3 Causes of Early Morning Headache One Cannot Afford to Miss
When I was practicing, I often saw patients with this complaint in migrainer’s and non-migrainer’s alike. The key was recognizing a change of pattern for those who had existing history of migraine. Either they were beginning to wake up with severe headache or the frequency and intensity of early morning headaches had somehow changed. These headaches can be so severe they often awaken people from sleep. This was the case for me as well. I have had migraines since childhood as I mentioned previously but never really had early a.m. headaches much less awaking me from sleep due to throbbing pain.
When this began occurring, I took notice immediately. I had to find the answer and put a stop to the problem.
Mine turned out to be one of the most common causes of early morning headaches. I had developed high blood pressure during pregnancy and it was not going away postpartum as we had hoped. The result was severe migraines with nausea, vomiting, light and noise sensitivity but unlike my usual headaches these were global not unilateral and were much worse laying supine in bed. Sure enough my blood pressure was skyrocketing in early hours in the morning due to the normal rise in cortisol levels. This is also the reason why most strokes occur in the wee hours of the morning. Once I started antihypertension medication- voila! No more waking up with a throbbing headache.
This is another common cause of severe headaches waking people up from sleep. These commonly occur in people with other underlying medical problems like Parkinson’s and other neurodegenerative disorders. Sleep apnea occurs in the elderly and obese population as well as in those who have anatomical defects of the septum or who have enlarged tonsils. These patients aside from above, complain of severe fatigue and daytime sleepiness. Also a bed partner may indicate heavy snoring and even note periods of breathing cessation. The way to diagnose sleep apnea is via a sleep study.
This is a condition in which there is too much cerebrospinal fluid in the brain causing increased pressure within the brain cavities. This occurs due to scarring of the cells responsible for uptake of the fluid for recycling due to prior trauma, infection (e.g. Lyme Disease), excess use of vitamin A, chronic use of steroids, intake of birth control pills (most common cause in this age group), and use of certain antibiotics like tetracycline. Although, this can affect anyone including children it is most common in women who are overweight and of child bearing age. The headaches are accompanied by visual problems- typically double vision due to effect the increase pressure puts on the lateral eye muscles. One may also experience flashing lights, blurred vision and even briefly have episodes of blindness, along with dizzy spells, nausea, vomiting, ringing in the ears and neck, shoulder (all of these symptoms are not unlike those in typical migraines) and back pain. If left untreated, permanent vision loss can occur. A lumbar puncture could occur which is also treated by removing excess fluid. Sometimes medications like Diamox have to be initiated and even a shunt is needed to remove excess fluid from the brain when there’s no response to other treatments.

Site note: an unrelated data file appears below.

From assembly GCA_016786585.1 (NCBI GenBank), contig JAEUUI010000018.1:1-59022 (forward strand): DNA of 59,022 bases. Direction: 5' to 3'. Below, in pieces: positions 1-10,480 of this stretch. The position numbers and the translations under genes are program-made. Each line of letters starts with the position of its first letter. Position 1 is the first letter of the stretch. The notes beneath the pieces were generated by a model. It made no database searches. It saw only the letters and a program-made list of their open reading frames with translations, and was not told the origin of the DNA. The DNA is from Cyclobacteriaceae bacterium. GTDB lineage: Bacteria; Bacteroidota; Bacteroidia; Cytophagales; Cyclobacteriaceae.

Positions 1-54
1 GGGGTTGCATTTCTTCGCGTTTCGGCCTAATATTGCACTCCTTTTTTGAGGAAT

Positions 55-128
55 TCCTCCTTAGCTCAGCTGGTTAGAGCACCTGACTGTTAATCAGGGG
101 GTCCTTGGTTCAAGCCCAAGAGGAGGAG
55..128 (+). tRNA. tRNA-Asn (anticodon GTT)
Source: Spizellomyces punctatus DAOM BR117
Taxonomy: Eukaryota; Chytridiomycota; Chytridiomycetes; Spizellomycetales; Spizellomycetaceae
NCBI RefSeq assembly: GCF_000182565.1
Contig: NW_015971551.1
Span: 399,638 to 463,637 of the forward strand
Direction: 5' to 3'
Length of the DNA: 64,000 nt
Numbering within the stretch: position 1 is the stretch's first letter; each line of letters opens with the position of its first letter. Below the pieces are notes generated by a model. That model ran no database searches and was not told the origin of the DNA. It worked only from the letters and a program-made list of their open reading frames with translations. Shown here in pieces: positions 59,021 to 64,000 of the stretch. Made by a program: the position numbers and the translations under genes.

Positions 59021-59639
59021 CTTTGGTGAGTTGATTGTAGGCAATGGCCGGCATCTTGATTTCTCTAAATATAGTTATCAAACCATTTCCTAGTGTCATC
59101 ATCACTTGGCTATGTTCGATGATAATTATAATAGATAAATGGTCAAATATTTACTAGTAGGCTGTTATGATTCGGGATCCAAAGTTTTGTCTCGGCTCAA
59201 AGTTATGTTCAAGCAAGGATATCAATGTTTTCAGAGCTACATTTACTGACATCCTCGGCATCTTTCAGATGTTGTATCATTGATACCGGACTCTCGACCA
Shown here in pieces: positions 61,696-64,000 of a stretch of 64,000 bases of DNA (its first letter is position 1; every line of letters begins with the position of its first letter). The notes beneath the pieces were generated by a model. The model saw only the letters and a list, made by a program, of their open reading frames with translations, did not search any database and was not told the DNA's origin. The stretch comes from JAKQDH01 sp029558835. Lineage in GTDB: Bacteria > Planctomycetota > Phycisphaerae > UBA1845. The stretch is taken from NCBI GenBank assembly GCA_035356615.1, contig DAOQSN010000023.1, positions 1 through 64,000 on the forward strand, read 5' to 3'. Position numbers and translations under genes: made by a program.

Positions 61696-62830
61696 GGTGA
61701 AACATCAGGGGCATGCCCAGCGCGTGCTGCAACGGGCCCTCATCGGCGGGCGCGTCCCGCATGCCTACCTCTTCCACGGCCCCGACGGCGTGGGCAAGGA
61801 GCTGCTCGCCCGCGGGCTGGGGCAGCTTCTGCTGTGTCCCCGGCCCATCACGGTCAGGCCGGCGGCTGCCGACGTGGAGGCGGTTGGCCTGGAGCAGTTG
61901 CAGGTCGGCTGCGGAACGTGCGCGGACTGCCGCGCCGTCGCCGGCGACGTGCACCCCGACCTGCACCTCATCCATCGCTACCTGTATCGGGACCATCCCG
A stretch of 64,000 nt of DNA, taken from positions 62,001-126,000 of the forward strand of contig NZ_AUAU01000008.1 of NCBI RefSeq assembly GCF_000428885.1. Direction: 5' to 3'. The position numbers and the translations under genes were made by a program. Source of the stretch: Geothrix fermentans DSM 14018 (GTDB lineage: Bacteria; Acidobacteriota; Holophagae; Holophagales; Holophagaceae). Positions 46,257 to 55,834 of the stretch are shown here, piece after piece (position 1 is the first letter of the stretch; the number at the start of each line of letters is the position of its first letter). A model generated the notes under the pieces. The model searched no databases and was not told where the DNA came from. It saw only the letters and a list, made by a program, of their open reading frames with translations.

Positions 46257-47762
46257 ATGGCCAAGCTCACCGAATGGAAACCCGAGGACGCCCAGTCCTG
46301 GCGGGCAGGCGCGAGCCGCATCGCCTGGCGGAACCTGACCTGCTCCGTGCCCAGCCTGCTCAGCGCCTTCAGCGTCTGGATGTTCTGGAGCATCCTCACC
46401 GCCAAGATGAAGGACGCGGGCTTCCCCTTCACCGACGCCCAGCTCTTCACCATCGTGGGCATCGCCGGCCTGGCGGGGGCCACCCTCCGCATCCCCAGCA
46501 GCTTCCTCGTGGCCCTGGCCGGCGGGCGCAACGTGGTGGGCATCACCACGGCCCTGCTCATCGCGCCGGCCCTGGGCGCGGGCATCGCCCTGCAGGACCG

The key to treatment
These three types of headaches are treatable and preventable by identifying underlying problems and treating the source. So if you experience any changes as mentioned above or have increase in frequency and severity of early a.m. headaches as I did, take note and talk to your neurologist ASAP.